Optimism and college retention: Mediation by motivation, performance, and adjustment1

Lise Solberg Nes, Daniel R. Evans, Suzanne C. Segerstrom

Research output: Contribution to journalArticlepeer-review

102 Scopus citations


Although higher education has been linked to better income, longer life expectancy, and better health, about 25-45% of incoming college freshmen never graduate. The current study examined whether optimistic expectancies are associated with college retention. Participants (N = 2,189) were given surveys when entering college, and academic records were attained after freshman year completion. Dispositional and academic optimism were associated with less chance of dropping out of college, as well as better motivation and adjustment. Academic optimism was also associated with higher grade point average (GPA). Structural equation models revealed that dispositional optimism predicted retention through motivation and adjustment, which in turn predicted retention. Academic optimism, on the other hand, predicted retention through its effect on GPA, motivation, and adjustment.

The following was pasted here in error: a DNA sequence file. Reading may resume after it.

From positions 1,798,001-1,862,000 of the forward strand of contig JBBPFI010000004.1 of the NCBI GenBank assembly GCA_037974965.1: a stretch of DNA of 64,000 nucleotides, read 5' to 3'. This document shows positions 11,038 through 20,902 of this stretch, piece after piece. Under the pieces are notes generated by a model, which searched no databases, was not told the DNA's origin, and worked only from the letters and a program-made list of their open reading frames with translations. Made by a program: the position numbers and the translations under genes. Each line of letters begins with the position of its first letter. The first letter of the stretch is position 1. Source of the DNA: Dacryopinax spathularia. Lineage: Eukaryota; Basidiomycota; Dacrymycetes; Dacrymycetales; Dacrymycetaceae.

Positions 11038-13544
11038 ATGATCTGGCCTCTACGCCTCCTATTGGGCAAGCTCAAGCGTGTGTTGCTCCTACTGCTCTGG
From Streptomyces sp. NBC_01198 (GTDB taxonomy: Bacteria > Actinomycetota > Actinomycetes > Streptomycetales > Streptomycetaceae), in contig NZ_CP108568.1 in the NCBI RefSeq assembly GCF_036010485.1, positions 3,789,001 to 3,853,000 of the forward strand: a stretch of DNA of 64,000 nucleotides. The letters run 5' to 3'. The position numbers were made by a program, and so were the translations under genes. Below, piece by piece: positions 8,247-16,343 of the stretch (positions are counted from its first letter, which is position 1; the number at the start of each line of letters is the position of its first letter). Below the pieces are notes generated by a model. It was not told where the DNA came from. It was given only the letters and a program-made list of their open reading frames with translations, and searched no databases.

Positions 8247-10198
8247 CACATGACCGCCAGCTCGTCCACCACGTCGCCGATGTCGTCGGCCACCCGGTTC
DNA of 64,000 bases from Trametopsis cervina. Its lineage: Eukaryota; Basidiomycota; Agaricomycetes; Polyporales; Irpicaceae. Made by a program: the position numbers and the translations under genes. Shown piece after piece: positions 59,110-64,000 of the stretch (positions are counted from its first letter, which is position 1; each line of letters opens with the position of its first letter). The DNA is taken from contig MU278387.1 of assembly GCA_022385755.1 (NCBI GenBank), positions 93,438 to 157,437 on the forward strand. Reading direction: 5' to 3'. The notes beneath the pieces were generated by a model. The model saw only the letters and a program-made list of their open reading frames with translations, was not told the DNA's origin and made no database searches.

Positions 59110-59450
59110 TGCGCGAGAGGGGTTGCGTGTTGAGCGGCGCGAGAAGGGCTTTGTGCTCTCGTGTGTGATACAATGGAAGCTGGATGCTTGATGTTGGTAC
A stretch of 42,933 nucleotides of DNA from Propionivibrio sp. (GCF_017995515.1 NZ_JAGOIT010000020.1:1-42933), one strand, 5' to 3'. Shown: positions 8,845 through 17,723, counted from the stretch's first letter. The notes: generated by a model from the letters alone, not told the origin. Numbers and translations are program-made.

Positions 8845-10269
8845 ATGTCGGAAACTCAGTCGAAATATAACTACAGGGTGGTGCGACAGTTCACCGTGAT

Original languageEnglish
Pages (from-to)1887-1912
Number of pages26
JournalJournal of Applied Social Psychology
Issue number8
StatePublished - Aug 2009

ASJC Scopus subject areas

  • Social Psychology


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